JAMS recently has become the latest arbitral institution to publish rules tailored to the unique issues presented by mass arbitration filings.  Mass arbitration filings have become a popular tactic among plaintiffs’ lawyers and a significant source of potential exposure for companies.

Effective May 1, 2024, parties agreeing to arbitration under the JAMS Rules will be able to opt into the application of the Mass Arbitration Procedures and Guidelines (the “Procedures”) and an accompanying Mass Arbitration Procedures Fee Schedule (“Fee Schedule”) for certain mass filings.  The Procedures and Fee Schedule include features similar to those available under the rules of other arbitral institutions, including the American Arbitration Association (the “AAA”) and National Arbitration and Mediation, including the designation of a Process Administrator to hear and determine preliminary and administrative matters in a more streamlined and cost-efficient manner.  For JAMS to assign a Process Administrator, the parties must pay a flat fee of $7,500, at least $5,000 of which shall be paid by the business in consumer mass arbitrations.

We previously discussed here the AAA’s mass arbitration procedures, which were last updated on April 1.  The Procedures adopted by JAMS differ from the AAA’s current mass arbitration procedures in several notable ways, including those summarized in the table below.

Continue Reading JAMS Implements New Procedures for Mass Arbitrations

A federal judge in the Western District of Washington recently dismissed a class action complaint accusing Overlake Hospital Medical Center of unlawfully disclosing the health data of patients who accessed its websites to third parties.  See Nienaber v. Overlake Hosp. Med. Ctr., 2024 WL 2133709 (W.D. Wash. May 13, 2024).  Plaintiff Jacq Nienaber, an Overlake patient, alleged that the hospital shared her private data with Meta and other third parties through the use of the Meta Pixel and Meta’s Conversions Application Programming Interface on its public website and private patient portal.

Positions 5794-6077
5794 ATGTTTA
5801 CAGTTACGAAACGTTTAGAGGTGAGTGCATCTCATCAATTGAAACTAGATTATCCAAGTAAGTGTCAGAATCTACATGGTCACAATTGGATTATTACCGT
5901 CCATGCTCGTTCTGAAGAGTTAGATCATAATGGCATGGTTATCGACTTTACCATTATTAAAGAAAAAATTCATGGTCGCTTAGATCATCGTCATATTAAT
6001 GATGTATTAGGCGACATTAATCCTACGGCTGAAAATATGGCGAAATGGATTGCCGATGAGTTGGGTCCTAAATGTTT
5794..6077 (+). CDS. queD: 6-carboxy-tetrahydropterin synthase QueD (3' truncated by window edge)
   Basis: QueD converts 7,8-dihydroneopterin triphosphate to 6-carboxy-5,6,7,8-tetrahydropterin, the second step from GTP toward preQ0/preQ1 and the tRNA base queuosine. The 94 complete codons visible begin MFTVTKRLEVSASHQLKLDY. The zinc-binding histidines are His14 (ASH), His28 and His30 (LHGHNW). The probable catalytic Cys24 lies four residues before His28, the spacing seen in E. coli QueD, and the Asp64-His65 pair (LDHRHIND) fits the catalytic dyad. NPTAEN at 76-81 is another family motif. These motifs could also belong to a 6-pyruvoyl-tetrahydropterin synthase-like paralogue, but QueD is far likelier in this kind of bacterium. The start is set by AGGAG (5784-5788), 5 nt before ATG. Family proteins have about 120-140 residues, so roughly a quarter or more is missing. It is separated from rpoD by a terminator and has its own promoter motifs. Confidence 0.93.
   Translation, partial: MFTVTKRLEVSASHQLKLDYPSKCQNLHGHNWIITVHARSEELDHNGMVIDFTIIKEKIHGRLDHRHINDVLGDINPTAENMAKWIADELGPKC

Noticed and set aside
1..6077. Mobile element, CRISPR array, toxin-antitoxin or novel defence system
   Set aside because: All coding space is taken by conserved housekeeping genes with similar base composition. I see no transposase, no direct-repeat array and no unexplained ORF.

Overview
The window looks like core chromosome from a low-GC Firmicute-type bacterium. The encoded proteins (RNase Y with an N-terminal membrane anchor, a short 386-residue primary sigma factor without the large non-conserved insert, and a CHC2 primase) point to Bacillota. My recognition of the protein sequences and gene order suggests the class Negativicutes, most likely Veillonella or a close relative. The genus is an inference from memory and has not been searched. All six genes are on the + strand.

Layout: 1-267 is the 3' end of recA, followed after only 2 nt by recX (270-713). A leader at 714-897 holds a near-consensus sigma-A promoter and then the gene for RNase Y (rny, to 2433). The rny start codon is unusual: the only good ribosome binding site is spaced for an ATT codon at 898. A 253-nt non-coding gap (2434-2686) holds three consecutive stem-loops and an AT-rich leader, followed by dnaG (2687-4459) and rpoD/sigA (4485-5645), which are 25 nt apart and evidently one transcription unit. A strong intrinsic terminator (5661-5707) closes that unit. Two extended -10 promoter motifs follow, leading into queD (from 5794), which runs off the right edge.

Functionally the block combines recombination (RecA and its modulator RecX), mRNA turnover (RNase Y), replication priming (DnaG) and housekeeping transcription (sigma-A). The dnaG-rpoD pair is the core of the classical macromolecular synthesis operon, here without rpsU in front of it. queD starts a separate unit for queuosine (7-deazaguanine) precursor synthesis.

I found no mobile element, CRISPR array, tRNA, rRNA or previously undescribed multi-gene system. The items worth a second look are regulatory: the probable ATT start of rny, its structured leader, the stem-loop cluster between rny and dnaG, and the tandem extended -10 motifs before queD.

Continue Reading Washington Federal Court Dismisses Privacy Claims Involving Hospital Website

In two recent decisions, federal courts of appeals confirmed they are prepared to give close scrutiny to a class settlement that offers a hefty payday to plaintiffs’ counsel with very little genuine benefit to any class.

Continue Reading A Closer Look:  Appellate Courts Closely Scrutinize Settlements

A court in the District of South Carolina recently denied class certification in a putative consumer data breach class action after concluding that the proposed class and sub-classes were not ascertainable. See In re Blackbaud, Inc., Customer Data Breach Litigation, 2024 WL 21555221 (D.S.C. May 14, 2024).

In February 2022, plaintiffs filed suit against Blackbaud, a business-to-business software company that sells cloud-computing services to social good organizations. Plaintiffs, who had provided personal information to Blackbaud’s customers, alleged that their information was compromised during a breach of Blackbaud’s data centers. In December 2022, plaintiffs moved to certify nationwide and sub-classes representing individuals whose “unencrypted information was stored on the database” of a Blackbaud customer. In support of class certification, plaintiffs sought to demonstrate that the proposed classes were ascertainable by relying on (1) expert opinion, (2) Blackbaud’s discovery responses, (3) customer notices Blackbaud sent following the breach, and (4) Blackbaud’s use of a database to comply with the California Consumer Privacy Act. The court rejected each of those arguments.

Continue Reading South Carolina Federal Court Denies Class Certification in Consumer Data Breach Case